French History: The Hundred Years’ War in a nutshell.
The Hundred Years’ War is the name given by modern historians to a series of wars that saw vicious conflict between England and France over a period of 116 years, from 1337-1453. There were fundamentally three main wars, the Edwardian War, the Caroline War and the Lancastrian War, with short periods of relative peace between them.
To understand the gist of how it started we need to go back to 1066 when William the Conqueror, Duke of Normandy, invaded England. He became King of England – and thence his sons and their sons after him – as well as retaining his title of Duke of Normandy. This meant that the English crown owned Normandy.
Then a hundred years later in 1152, the English king ,Henry II, married Eleanor of Aquitaine. This meant that the English crown now owned large areas of France, ie all of Normandy and all of Aquitaine, almost a third of the country. As a political politesse, the English monarchy paid homage to the king of France. This was all fine and it trundled along like this for a couple of hundred years till Edward III came to the English throne.
Edward III of England was the closest living relative to the late French king, Charles VI. Under English law, and in the normal course of events, Edward of England should have become king of France – or so he thought at any rate. The French, however, did not agree because his relation to the late king was via his mother and, under French monarchial law, one could not inherit via the female line – called Salic law. As far as the French were concerned the late king’s cousin, Phillippe VI, now the new king of France, had a stronger claim to the French throne.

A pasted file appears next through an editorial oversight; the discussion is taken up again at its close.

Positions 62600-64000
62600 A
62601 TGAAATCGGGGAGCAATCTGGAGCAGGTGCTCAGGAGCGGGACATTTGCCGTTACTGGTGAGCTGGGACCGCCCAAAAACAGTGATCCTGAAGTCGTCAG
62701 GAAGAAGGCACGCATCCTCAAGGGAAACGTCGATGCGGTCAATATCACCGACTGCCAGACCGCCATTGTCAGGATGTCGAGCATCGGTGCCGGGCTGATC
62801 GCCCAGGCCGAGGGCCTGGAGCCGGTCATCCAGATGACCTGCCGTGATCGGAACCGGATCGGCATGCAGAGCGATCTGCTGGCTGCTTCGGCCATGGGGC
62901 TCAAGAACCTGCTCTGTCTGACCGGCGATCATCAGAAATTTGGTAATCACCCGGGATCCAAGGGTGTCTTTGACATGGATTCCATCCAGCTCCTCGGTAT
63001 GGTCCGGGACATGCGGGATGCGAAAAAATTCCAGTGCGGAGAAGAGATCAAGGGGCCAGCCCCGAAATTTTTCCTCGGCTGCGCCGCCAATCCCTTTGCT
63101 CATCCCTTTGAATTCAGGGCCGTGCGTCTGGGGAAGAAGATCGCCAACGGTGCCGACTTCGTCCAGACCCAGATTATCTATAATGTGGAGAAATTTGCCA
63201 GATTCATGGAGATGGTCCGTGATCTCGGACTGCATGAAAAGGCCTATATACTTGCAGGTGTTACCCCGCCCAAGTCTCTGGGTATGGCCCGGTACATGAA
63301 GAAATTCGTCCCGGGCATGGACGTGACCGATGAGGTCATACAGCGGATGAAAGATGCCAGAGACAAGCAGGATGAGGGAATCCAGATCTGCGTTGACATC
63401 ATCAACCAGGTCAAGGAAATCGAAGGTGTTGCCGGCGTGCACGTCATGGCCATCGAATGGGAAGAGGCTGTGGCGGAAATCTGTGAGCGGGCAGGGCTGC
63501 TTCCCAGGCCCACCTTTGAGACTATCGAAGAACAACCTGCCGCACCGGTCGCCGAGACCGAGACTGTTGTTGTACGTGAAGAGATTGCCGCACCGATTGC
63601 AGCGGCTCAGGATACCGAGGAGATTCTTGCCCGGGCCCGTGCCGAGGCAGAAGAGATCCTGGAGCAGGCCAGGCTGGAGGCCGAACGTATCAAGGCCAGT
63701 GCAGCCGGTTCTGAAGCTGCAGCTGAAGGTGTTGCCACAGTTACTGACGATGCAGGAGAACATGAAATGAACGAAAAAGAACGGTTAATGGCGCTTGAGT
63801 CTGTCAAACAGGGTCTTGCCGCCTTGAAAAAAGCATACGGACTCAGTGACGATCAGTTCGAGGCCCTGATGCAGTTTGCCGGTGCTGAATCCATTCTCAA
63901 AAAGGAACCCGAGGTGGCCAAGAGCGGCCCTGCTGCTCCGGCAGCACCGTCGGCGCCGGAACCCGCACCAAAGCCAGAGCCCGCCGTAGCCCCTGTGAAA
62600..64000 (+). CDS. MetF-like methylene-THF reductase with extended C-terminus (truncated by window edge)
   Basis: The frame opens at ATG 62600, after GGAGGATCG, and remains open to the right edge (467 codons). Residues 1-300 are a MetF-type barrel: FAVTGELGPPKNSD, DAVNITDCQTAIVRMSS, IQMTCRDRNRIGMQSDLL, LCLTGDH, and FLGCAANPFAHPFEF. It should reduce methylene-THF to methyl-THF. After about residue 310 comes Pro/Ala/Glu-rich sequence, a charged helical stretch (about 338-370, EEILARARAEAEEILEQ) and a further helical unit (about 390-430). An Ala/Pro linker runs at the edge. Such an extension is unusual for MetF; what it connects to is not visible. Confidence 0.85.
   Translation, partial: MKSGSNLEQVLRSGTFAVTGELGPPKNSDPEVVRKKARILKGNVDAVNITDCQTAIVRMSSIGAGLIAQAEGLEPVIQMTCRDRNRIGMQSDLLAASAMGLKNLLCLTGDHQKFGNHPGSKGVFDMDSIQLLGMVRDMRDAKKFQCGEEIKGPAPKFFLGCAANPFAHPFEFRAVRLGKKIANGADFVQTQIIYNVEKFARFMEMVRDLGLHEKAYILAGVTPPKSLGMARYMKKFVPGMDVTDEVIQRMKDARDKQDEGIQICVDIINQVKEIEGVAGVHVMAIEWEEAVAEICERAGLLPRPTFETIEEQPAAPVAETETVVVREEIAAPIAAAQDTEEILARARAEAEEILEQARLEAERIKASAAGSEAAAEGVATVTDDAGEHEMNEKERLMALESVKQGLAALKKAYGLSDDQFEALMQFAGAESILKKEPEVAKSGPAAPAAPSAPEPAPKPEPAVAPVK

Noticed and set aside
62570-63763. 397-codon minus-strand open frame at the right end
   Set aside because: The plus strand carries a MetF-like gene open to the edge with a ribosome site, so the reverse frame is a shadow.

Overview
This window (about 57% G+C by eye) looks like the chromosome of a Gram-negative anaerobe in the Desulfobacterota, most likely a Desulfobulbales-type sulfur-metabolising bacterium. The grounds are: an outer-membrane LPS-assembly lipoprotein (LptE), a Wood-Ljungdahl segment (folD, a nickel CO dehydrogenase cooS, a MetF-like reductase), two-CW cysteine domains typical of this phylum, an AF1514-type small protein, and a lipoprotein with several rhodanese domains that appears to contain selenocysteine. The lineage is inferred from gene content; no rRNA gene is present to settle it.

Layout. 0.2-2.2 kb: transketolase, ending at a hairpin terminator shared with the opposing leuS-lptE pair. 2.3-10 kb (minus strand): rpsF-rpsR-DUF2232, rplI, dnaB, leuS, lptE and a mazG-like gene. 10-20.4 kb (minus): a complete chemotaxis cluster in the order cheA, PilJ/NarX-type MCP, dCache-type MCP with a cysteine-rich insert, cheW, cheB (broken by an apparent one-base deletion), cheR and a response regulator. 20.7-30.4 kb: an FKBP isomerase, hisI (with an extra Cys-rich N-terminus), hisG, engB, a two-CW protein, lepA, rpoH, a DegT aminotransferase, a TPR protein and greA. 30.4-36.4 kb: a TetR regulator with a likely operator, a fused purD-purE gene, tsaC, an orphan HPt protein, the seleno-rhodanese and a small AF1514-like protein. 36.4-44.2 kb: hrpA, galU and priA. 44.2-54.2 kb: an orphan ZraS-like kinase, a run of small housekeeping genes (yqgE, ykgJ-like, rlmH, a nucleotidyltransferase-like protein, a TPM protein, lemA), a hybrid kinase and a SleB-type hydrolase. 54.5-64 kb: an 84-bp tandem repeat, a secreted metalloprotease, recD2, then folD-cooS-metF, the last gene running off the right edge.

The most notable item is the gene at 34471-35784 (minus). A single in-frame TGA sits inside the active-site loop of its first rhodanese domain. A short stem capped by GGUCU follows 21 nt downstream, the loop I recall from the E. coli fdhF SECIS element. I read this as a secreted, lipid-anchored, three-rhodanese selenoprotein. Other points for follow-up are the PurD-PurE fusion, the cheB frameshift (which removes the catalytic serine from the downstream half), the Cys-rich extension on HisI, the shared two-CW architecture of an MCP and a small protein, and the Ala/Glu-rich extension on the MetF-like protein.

And so the Hundred Years’ War started. The first part (1337-1360) was called the Edwardian War for obvious reasons. The Caroline War (1369-1389) was named after the French king who succeed Phillippe, Charles V. (Caroline = carlovigian = Charles) and finally the Lancastrian War, (1415-1453 under Henry V of England, was so named because Henry was from the House of Lancaster.
This constant warfare brought about two major changes: England lost all her lands in France (though she did gain Calais) and it saw the dying out of the feudal system of peasantry battling for their lords, to be replaced with army-like trained forces that had not been seen since Roman times. Monarchs of England carried on claiming their right to the French crown till 1800 and conflict remained between to the two countries all that time.